Comic Book Reviews: 'Dark Nights' and 'Spy Seal'

Great Escape Louisville

‘Dark Nights: Metal’ No. 1

Writer Scott Snyder Artist Greg Capullo

Reviewed by Meredith Harris, The Great Escape Louisville

Scott Snyder and Greg Capullo have an impressive track record separately and as a team, so it’s no surprise that “Dark Nights: Metal No. 1” had some hype behind it. Snyder wrote and Capullo drew about 99.9 percent of the Batman run for the New 52, and now they’re back together for this event book. This time, though, the whole Justice League is involved. “Metal’s” basic premise is that there’s a “dark multiverse,” where everything that can go wrong, has gone wrong. Plus, on our main Earth (Prime Earth), Batman has been studying Nth Metal in secret, preparing for an upcoming “war.” The Justice League will travel to different a universe, evil versions of twisted Batmen will invade ours, and it’s been described as a rock-and-roll blockbuster.

The middle act is where this book kind of halts a bit. There seems to be tons of unnecessary exposition and framework pertaining to almost everything we saw in “Dark Days: The Forge” and “Dark Days: The Casting,” which were the preludes to “Metal.” I understand that this is to catch people up if they’re coming into “Metal” without reading those two precursors, but, as someone who did read them, it was almost jarring to go see the plot come to such a screeching halt, especially considering Snyder and Capullo took such care to have the issue open with such heat.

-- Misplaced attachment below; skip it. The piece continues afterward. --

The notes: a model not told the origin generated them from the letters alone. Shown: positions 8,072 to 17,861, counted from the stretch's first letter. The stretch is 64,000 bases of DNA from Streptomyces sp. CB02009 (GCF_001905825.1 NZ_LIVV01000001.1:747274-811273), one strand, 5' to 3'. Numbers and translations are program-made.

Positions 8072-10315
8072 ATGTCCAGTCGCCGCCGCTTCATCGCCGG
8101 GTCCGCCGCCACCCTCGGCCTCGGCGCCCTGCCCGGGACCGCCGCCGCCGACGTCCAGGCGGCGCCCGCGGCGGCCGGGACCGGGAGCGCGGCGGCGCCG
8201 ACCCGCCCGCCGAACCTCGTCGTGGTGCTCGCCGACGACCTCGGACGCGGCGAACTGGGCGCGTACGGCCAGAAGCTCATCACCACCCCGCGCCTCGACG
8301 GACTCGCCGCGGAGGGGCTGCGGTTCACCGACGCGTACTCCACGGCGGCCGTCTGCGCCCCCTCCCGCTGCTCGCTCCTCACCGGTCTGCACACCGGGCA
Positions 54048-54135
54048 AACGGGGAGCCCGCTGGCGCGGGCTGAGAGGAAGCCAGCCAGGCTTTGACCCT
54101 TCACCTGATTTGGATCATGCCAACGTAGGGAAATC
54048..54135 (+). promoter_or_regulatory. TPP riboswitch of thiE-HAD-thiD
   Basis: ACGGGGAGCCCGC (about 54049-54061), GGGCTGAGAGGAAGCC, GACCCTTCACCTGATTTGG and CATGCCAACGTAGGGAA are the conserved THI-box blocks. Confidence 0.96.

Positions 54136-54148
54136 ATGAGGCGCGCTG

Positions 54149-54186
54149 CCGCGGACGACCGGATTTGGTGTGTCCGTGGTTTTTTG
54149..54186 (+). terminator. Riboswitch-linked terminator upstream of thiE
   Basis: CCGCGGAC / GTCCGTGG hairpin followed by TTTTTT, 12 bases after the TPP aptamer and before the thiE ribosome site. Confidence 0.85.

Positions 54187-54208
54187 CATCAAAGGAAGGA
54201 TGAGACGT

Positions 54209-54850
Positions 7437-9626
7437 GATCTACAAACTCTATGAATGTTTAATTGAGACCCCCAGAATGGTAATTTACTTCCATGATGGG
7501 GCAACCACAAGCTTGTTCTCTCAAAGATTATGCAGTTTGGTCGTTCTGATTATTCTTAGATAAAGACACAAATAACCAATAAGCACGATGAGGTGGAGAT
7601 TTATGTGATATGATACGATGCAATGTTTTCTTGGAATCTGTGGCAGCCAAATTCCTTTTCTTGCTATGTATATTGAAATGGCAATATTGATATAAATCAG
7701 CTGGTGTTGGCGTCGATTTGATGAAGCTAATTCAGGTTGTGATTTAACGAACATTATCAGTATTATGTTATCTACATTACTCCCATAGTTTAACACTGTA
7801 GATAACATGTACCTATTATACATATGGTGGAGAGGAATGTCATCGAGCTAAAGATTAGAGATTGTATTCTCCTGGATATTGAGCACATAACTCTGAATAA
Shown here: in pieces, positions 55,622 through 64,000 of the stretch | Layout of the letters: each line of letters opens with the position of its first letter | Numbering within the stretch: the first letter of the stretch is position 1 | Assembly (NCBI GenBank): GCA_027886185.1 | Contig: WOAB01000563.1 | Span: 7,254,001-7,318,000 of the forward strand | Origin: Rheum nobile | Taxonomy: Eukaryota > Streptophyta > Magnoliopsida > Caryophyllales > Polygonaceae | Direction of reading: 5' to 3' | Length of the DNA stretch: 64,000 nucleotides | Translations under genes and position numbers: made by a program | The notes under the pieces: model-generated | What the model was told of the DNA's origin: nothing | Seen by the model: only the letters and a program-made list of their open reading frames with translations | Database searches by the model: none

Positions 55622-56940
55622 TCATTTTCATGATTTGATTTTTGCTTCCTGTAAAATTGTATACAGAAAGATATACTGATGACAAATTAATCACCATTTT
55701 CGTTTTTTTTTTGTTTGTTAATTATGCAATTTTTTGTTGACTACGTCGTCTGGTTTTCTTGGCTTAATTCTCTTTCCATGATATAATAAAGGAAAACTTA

Aside from a sluggish middle, this book lived up to the hype of the ridiculous adventure it promised. It also makes it very clear that Batman is up against one of the biggest threats of his career. Its fun to see the Snyder/Capullo gang back together, telling a great story, and I, for one, cannot wait to see just how much of the DC universe it encompasses.

‘Spy Seal’ No. 1

Writer/Artist Rich Tommaso

Review by Meredith Harris, The Great Escape Louisville

You know how sometimes you can just tell you’re going to like something? “Spy Seal” is one of those “somethings” for me. The art is wonderfully simplistic, full of flat colors and no shading, yet never feeling like it lacks detail; and there’s standard espionage. Oh yeah, and all the characters are anthropomorphic animals. Rich Tommaso does the writing and the art duties, and he knocks it out of the park on both.

The title character, Spy Seal, is Malcolm Warner, a down on his luck, unemployed seal. After accompanying his friend Sylvia to an art gallery and having things go a bit off the rails, he gets asked to join one of Britain’s most covert MI-6 divisions: the Nest. Will he accept? Well, it’s all but guaranteed, given that he’s so desperate for a break, not to mention that there’s hardly any reason for a book to be called “Spy Seal” if the seal isn’t a spy. But still, it ended on the cliffhanger of his decision and a little speculation is always fun, right?

Honesty, the plot in “Spy Seal No. 1” is a pretty simple, straightforward espionage. It’s little more than an origin for Malcolm, leaving us knowing little more than we did at the start of the book. Like I mentioned, he isn’t even really a spy yet! All this being said, issue No. 1 was an excellent launching point for what I’m sure will continue to be an amazing series. The first page alone may appear to be a bit wordy, but I promise it’s well balanced and has plenty to hold your attention.